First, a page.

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Born in 1945 in Valencia, Spain, Jose Mateu San Hilario, “Royo”, began demonstrating his artistic talent early. At the age of nine his father - a prominent physician and avid art enthusiast - employed private tutors to instruct him in drawing, painting and sculpture. When Royo turned 14 he entered the San Carlos Royal Academy of Fine Arts in Valencia. Upon turning 18, he continued his artistic studies privately with Aldolfo Ferrer Amblat, Chairman of Art Studies at the San Carlos Academy. He also visited the major museums in Europe at this time to study the famous masters - Velasquez, Goya, Renoir, Monet and Sorolla among others.

During the mid 1960s and early 1970s, Royo added more dimensions to his skills creating theatre sets and doing graphic illustration and restoration work. He also participated in several competitions gaining major distinctions. In 1968 he began to exhibit in Spain, specifically prestigious galleries in Lisbon, Madrid and Barcelona. With positive receptions of his works in Madrid, Royo received commissions to paint the royal portraits of King Juan Carlos and Queen Sofia. Subsequent commissions included painting the Judges of the High Magistrature and the Court of Justice as well as prominent political and society figures.

At the age of 25, Royo began feeling a growing desire to paint the land of his birth; to convey the light, the colour and the intensity of Valencia and the Mediterranean. This meant a new focus and change of style in his work; he needed to perfect new ways to capture the light, the shadow and to work on classical composition styles. Through the 1980s, Royo perfected his style of painting the Mediterranean and exhibited abroad, notably in London, Brussels, Copenhagen and Paris. He also participated in the International Geneva Art Fair.

Beginning in 1989 and continuing until today we see the development of Royo’s “mature style”. His dramatic usage of colour and “texturing” capture his subject matter with unique flair. Parallels can be drawn to the work of the European masters; for example, in Royo’s “homage to the female form”, we see the distinct influence of Renoir. It is the similar, almost portrait-like treatment of the female model, caught in a serene, contemplative moment, with surrounding “bursts” of colour from the floral landscapes where we see the Renoir in Royo’s work. In fact, critics have concluded: “If the artwork of Renoir were blended with that of the Valencian painters you would arrive at canvases approaching the uniqueness of the impressive work of “Royo”.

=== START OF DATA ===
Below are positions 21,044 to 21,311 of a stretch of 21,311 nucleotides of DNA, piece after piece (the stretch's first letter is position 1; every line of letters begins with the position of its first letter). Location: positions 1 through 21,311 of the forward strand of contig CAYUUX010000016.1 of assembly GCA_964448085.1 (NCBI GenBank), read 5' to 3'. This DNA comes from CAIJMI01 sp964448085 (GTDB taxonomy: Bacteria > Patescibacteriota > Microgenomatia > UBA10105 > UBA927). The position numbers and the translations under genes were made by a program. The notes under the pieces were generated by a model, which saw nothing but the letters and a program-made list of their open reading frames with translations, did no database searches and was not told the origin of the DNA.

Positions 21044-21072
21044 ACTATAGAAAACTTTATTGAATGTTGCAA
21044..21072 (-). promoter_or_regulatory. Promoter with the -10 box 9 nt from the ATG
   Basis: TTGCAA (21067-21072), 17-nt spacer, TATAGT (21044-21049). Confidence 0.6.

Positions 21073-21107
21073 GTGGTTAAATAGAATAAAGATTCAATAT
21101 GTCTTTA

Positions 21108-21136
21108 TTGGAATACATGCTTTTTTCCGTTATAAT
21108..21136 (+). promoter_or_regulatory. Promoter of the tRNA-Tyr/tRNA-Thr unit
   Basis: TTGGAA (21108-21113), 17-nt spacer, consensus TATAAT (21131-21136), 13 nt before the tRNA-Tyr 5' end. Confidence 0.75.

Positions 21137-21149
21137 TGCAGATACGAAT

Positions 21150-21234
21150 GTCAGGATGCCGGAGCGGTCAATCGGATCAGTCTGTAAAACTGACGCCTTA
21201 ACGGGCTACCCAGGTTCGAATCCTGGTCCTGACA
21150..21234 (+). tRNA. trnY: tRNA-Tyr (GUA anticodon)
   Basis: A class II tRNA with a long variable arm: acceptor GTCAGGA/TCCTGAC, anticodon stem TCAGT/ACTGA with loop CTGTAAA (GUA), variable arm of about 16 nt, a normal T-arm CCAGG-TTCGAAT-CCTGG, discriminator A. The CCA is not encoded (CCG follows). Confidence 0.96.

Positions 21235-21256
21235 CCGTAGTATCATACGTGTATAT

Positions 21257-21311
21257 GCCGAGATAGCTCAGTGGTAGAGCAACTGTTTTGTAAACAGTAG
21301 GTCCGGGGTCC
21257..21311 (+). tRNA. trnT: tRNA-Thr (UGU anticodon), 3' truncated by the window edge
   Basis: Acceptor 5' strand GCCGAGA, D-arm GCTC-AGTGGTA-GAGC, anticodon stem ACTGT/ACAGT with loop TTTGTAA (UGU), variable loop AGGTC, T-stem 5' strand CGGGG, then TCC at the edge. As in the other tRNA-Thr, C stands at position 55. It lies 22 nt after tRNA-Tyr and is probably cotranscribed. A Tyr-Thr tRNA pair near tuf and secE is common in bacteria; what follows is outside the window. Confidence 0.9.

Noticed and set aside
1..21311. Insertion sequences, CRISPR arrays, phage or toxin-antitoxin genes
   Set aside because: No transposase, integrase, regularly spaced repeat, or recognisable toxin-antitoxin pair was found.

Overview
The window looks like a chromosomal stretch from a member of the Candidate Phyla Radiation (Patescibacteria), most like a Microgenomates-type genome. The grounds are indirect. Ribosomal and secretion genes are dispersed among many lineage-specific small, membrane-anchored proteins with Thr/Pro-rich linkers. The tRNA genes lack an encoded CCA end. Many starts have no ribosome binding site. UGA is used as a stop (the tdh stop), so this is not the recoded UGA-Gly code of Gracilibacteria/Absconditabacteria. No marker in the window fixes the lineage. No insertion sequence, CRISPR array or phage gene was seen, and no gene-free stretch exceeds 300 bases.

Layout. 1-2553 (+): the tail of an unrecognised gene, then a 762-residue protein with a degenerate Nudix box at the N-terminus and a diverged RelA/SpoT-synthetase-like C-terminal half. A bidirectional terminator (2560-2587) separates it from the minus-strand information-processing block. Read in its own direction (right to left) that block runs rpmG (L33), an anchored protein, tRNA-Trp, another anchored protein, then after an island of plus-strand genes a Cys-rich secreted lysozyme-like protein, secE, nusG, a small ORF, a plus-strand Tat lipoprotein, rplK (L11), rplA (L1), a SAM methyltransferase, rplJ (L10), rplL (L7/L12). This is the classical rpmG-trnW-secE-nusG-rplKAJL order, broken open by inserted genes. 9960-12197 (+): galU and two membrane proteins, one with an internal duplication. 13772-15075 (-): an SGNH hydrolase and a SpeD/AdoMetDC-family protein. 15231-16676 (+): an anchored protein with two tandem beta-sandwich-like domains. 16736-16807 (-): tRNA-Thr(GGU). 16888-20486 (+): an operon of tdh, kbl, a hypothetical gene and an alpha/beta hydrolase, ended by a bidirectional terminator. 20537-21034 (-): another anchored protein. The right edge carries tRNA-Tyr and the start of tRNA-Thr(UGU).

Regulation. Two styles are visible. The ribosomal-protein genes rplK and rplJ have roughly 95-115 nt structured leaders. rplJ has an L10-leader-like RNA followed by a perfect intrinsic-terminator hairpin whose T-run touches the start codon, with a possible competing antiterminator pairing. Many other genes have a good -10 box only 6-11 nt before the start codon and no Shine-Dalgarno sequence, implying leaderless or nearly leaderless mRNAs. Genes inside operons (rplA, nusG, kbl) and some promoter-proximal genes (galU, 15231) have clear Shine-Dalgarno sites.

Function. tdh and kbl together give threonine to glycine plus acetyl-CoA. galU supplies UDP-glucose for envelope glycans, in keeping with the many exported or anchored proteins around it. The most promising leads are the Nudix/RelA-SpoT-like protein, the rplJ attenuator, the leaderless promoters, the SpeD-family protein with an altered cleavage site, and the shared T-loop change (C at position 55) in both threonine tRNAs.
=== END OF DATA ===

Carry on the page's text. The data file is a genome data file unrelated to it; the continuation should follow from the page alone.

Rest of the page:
Impressive parallels can also be drawn between Royo’s work and that of the Spanish master, Joaquin Sorolla. Both were born in Valencia, both were classically trained, both “matured” into styles of painting capturing the dramatic visual essence of their homeland - Valencia and the Mediterranean Sea. They have both been described as “painters of the light”; some have said, “of the Light of the South”, that is, the southern coast of Spain. It is the overwhelming influence of Sorolla blended with his own style that make Royo’s masterful treatment of the Mediterranean subjects both haunting and mysterious, yet full of raw power at the same time.

The sweeping brush strokes, bold swaths of colour, and heavy impasto capture the eye and draw one inward until that final absolute moment of awareness that one is actually there in the scene feeling the light and heat of the sun, the salt and sea spray, and hearing the crashing surf. Royo conveys not merely image, but mood and atmosphere as well. This is rare in today’s art world; hence the connoisseur is compelled to compare with the old masters. Thus, the appeal of Royo’s work for today’s collector becomes obvious.

Royo is a "living master" - the definitive artist of Mediterranean Post-Impressionism. Born in 1945, Royo discovered his calling as a child prodigy in his home city of Valencia, Spain and was tutored by the finest art professors in the city. At age 14, he entered the renowned San Carlos Royal Academy of Fine Art. Royo completed his education by visiting the greatest museums around the world, absorbing and studying the works of the classic masters such as Velasquez, Goya, Renoir, Monet, Sorolla, among many others. In his advanced studies, he excelled in the painting styles and techniques of the 18th and 19th century masters and thus received a co mmission for restoration work on the Palace of Maquis of Dos Aguas.

During the mid-60's-early 70's, Royo added more dimensions to his skills creating theatre sets and doing graphic illustration and restoration work. He also participated in esteemed competitions gaining major distinctions. By the time he was 23, he began to exhibit in prestigious galleries in Spain. He then moved on to exhibit throughout the world, such as in London, Tokyo, Lisbon, Geneva, Brussels, Birmingham, Osaka, Nagoya, and many others. At age 28, he received commissions to paint the royal portraits of King Juan Carlos and Queen Sofia; subsequently, receiving commissions to paint the judges of the High Magistrature and the Court of Justice, as well as prominent political and society figures.

In 1995, Royo's work was introduced into the United States. He has quickly become one of the most sought after and well recognized artists in the country. A collection of his work has toured in museums throughout Europe and the United States and is scheduled for exhibition in Geneva in 2004, which will give the work a significant exhibition history.

Royo is a Classicist, with an avant-garde brushstroke; an Expressionist with a profound knowledge of drawing; a Romantic with an impassioned flair. As a man, he has become one of the greatest artists of our time. He has become a Master

Royo signing pencil drawings at a gallery showing in 2005